The history of number plates

Licence plates have been around for as long as there have been automobiles. France was the first country to introduce the licence plate in 1893, followed by Germany in 1896. Next was the Netherlands in 1898, followed closely by the US in 1901. The UK finally decided to join in when the Motor Car Act made registration plates a legal requirement on January 1, 1904.

The first series of number plates were issued in 1903 and ran until 1932, consisting of a one or two-letter code followed by a sequence number from 1 to 9999. The code indicated the local authority in whose area the vehicle was registered. In England and Wales these were initially allocated in order of population size, as determined by the 1901 census. Thus A indicated London and FP indicated the smaller population of Rutland.

By 1932, however, the available codes were running out. An extended scheme was introduced that placed a serial letter before the code and the numbers only ran to 999. By the 1950s, this scheme had already hit a dead end. The next successful and long-running format was the prefix registration format. Prefix registrations, those that existed before 2001, all adhered to the format of a single year identifying letter. Then this would be followed by a number that may be one, two or three digits in length. Finally, the registration plate would end in three letters that would identify the area of the country in which the registration was issued.

Since 2001, this number has now taken on more importance. It is now the number that has become the 'age identifier'. These registrations follow the format of a two-letter prefix (the location), a two-digit year identifier and three more randomly selected letters. The year identifier works in this way: in March the number will simply echo the last two digits of the year (i.e. 16 in March 2016) and in September 50 is added to this number (i.e. 66 in September 2016).


How to calculate the year of your vehicle's registration plate

Calculating your car's age is important when assessing how much insurance you should be paying for it. Our quick and easy guide will show you how to find out a car's age at a glance. In September 2001, the new number plate system came into existence. By introducing the current car registration system in 2001 with a 51 plate, many people did not understand the jump from the old format. Especially when, in March 2002, the next number in the sequence was 02. There is an easy explanation for this, and here at Lookers we want to show you a simple way to work out the age of your car.

In this current plate system the first two letters represent the 'local memory tag', which indicates where in the UK the vehicle is registered. For example, the letter combinations running from LA to LY are all indicative of London registration. The third and fourth digits are known as the 'age identifier'. These are changed every six months in both March and September. In March, the digits will always be the same as the last two digits of the year. For example, a London car registered in March 2016 might read LA16. In September, 50 is always added to this number. Therefore if the same car were to be registered in September 2016, its number plate would read LA66.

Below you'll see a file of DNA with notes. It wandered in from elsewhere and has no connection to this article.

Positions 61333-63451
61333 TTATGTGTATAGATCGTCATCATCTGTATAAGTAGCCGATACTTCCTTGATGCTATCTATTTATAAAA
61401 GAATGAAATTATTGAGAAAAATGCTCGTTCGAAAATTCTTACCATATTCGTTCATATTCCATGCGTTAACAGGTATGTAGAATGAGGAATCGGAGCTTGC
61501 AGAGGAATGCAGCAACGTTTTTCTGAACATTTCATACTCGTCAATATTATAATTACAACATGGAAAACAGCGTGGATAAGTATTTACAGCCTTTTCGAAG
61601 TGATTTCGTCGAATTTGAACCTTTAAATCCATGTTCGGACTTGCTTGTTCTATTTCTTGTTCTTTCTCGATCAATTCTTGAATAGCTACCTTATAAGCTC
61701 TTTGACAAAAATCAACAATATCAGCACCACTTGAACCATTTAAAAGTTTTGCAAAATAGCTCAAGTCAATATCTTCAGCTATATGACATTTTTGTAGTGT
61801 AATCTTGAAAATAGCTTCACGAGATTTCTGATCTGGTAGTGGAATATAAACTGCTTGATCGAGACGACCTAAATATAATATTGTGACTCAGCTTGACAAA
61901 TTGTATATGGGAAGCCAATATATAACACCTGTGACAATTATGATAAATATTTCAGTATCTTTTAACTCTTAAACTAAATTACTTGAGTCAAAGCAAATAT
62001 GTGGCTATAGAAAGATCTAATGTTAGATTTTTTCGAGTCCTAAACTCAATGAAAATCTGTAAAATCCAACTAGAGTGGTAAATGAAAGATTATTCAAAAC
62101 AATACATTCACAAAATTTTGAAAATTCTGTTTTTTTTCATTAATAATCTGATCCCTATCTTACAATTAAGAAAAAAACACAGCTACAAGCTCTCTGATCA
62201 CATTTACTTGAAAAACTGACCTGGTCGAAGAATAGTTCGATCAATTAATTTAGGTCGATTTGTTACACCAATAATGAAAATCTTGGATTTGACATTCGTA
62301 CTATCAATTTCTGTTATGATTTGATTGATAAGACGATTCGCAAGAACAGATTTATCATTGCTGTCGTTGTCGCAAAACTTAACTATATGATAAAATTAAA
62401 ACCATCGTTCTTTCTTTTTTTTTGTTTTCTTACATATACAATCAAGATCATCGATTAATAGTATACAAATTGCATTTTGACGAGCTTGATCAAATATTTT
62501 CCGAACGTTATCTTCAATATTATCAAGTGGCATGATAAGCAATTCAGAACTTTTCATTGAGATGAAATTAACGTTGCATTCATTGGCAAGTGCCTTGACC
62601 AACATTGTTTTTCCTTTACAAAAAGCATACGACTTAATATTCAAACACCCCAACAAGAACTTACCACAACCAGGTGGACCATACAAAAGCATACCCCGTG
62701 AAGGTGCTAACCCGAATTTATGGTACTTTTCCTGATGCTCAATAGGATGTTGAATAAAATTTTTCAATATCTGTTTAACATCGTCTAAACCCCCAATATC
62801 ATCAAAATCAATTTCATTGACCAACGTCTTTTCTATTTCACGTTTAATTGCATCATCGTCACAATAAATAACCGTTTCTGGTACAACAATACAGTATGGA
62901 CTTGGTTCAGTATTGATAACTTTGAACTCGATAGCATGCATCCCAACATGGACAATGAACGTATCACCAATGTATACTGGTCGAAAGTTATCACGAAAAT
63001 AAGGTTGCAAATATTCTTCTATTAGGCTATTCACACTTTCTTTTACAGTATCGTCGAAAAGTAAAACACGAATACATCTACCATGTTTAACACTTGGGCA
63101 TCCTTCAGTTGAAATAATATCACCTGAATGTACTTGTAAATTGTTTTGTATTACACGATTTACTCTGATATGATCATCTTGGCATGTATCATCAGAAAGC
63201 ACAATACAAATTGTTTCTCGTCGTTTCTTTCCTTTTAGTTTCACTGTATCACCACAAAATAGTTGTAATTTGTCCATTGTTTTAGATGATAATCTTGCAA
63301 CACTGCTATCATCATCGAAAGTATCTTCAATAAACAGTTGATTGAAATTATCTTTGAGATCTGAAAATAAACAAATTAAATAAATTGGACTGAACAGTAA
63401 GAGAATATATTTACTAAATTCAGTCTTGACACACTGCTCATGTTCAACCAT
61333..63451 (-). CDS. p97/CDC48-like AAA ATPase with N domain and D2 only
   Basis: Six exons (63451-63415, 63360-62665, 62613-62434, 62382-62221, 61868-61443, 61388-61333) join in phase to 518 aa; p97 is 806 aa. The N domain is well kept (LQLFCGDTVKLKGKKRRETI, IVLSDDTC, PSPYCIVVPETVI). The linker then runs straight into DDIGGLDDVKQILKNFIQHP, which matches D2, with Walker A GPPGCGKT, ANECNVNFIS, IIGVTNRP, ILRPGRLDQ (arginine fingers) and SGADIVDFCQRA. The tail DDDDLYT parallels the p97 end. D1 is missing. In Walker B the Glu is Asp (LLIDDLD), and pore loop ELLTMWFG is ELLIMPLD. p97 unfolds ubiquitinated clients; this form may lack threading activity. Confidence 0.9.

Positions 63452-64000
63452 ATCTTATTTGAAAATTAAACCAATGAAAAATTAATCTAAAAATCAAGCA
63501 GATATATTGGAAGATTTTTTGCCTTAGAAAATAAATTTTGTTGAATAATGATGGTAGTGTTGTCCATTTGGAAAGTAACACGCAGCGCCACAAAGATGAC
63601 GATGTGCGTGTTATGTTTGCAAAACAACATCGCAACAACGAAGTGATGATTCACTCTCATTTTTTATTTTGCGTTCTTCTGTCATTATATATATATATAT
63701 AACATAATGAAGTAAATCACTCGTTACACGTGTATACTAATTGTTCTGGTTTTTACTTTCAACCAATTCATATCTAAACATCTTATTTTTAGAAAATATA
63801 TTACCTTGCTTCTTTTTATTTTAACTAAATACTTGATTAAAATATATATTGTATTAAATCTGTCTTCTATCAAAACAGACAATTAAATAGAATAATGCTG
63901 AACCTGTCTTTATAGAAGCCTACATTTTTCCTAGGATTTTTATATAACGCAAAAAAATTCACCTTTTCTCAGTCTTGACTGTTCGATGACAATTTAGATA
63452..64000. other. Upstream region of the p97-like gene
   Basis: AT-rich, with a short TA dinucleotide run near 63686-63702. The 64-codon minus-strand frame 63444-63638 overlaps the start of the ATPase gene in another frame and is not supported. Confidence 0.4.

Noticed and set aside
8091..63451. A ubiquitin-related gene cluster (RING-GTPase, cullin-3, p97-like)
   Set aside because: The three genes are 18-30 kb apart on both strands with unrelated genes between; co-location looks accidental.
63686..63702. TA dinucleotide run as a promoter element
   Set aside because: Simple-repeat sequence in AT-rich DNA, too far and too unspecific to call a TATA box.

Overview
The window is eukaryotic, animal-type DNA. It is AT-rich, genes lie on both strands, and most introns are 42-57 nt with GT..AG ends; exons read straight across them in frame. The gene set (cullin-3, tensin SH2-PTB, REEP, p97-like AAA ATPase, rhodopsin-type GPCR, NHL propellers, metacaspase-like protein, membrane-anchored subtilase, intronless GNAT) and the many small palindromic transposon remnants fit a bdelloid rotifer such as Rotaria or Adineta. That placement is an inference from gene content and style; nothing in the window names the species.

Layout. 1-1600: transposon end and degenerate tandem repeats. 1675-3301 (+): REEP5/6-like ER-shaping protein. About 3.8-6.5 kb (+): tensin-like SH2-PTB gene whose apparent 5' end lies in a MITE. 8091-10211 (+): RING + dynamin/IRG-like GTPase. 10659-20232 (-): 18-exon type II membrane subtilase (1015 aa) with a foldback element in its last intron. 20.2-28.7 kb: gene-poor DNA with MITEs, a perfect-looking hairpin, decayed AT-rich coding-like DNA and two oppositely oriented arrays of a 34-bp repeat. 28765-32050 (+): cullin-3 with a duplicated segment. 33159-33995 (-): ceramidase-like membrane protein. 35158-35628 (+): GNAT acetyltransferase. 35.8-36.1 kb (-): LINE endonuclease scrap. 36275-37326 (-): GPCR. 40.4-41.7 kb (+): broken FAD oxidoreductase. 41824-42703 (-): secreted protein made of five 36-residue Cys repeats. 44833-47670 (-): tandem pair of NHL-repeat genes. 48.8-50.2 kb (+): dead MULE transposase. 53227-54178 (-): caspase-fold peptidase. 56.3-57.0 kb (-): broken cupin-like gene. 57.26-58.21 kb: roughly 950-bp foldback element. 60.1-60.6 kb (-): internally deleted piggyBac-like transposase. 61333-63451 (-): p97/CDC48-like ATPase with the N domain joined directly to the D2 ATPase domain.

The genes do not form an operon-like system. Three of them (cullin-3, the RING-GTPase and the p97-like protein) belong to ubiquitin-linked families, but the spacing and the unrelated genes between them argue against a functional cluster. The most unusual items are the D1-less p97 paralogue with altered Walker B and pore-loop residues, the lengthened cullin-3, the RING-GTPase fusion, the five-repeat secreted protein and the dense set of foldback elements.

What is a vehicle registration number?

In the UK, vehicle registration plates (or number plates) usually indicate both the vehicle's place of origin and age. It is compulsory for most motor vehicles used on public roads to display one. Since September of 2001, there has been a new system in place which consists of two letters, two digits, then three letters. The first group gives the place of origin, and the second group gives the age. The second group is often known as the 'age identifier'. The last group does not tell you anything about the car; these are randomly selected letters to make your car's registration unique.

The first group, or the 'local memory tag' indicates the exact registration office at which they were registered. The letters I, Q and Z are not used as local office identifiers, they are only used as randomly selected letters. The first of the two letters stands for the name of the broader area from where the car is registered. For example, A would signify that the car was registered at one of the three offices located in East Anglia.

The two-digit age identifier changes twice a year, in March and September. The code is either the last two digits of the year itself (i.e. 16 in the March 2016) or that number plus 50 (i.e. 66 in September 2016). By knowing this, you can always tell how old a car is that was registered after 2001. The final three letter sequence uniquely distinguishes each of the vehicles that displays the same first four characters.

This scheme should have sufficient numbers to run until 2051. To find out more about registration numbers, the new 2016 registration plate or to register your interest in a new car displaying one of the latest registrations, call us at Lookers today or visit one of our dealerships located across the UK.